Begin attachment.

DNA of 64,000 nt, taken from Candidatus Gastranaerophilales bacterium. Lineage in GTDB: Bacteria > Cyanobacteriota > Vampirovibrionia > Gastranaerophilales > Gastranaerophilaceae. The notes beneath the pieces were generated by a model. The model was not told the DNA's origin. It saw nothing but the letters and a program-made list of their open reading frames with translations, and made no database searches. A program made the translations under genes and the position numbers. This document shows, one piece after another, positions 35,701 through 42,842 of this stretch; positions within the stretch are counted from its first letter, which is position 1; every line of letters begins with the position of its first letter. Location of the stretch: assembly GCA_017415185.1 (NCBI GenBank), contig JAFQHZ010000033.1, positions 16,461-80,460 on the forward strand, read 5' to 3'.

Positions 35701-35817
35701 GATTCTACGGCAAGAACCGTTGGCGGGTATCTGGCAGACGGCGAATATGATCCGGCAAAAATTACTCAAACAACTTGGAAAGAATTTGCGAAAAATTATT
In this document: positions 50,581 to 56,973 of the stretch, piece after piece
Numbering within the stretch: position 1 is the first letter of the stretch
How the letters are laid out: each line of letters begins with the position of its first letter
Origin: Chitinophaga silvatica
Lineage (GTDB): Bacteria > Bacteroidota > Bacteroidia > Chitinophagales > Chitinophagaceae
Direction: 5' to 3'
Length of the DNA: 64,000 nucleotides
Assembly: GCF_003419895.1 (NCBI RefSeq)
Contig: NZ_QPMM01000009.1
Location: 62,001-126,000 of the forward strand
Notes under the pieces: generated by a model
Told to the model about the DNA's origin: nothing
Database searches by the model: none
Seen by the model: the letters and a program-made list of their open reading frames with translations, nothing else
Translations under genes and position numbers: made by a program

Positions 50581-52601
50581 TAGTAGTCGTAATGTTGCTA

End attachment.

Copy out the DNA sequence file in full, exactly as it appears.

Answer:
DNA of 64,000 nt, taken from Candidatus Gastranaerophilales bacterium. Lineage in GTDB: Bacteria > Cyanobacteriota > Vampirovibrionia > Gastranaerophilales > Gastranaerophilaceae. The notes beneath the pieces were generated by a model. The model was not told the DNA's origin. It saw nothing but the letters and a program-made list of their open reading frames with translations, and made no database searches. A program made the translations under genes and the position numbers. This document shows, one piece after another, positions 35,701 through 42,842 of this stretch; positions within the stretch are counted from its first letter, which is position 1; every line of letters begins with the position of its first letter. Location of the stretch: assembly GCA_017415185.1 (NCBI GenBank), contig JAFQHZ010000033.1, positions 16,461-80,460 on the forward strand, read 5' to 3'.

Positions 35701-35817
35701 GATTCTACGGCAAGAACCGTTGGCGGGTATCTGGCAGACGGCGAATATGATCCGGCAAAAATTACTCAAACAACTTGGAAAGAATTTGCGAAAAATTATT
In this document: positions 50,581 to 56,973 of the stretch, piece after piece
Numbering within the stretch: position 1 is the first letter of the stretch
How the letters are laid out: each line of letters begins with the position of its first letter
Origin: Chitinophaga silvatica
Lineage (GTDB): Bacteria > Bacteroidota > Bacteroidia > Chitinophagales > Chitinophagaceae
Direction: 5' to 3'
Length of the DNA: 64,000 nucleotides
Assembly: GCF_003419895.1 (NCBI RefSeq)
Contig: NZ_QPMM01000009.1
Location: 62,001-126,000 of the forward strand
Notes under the pieces: generated by a model
Told to the model about the DNA's origin: nothing
Database searches by the model: none
Seen by the model: the letters and a program-made list of their open reading frames with translations, nothing else
Translations under genes and position numbers: made by a program

Positions 50581-52601
50581 TAGTAGTCGTAATGTTGCTA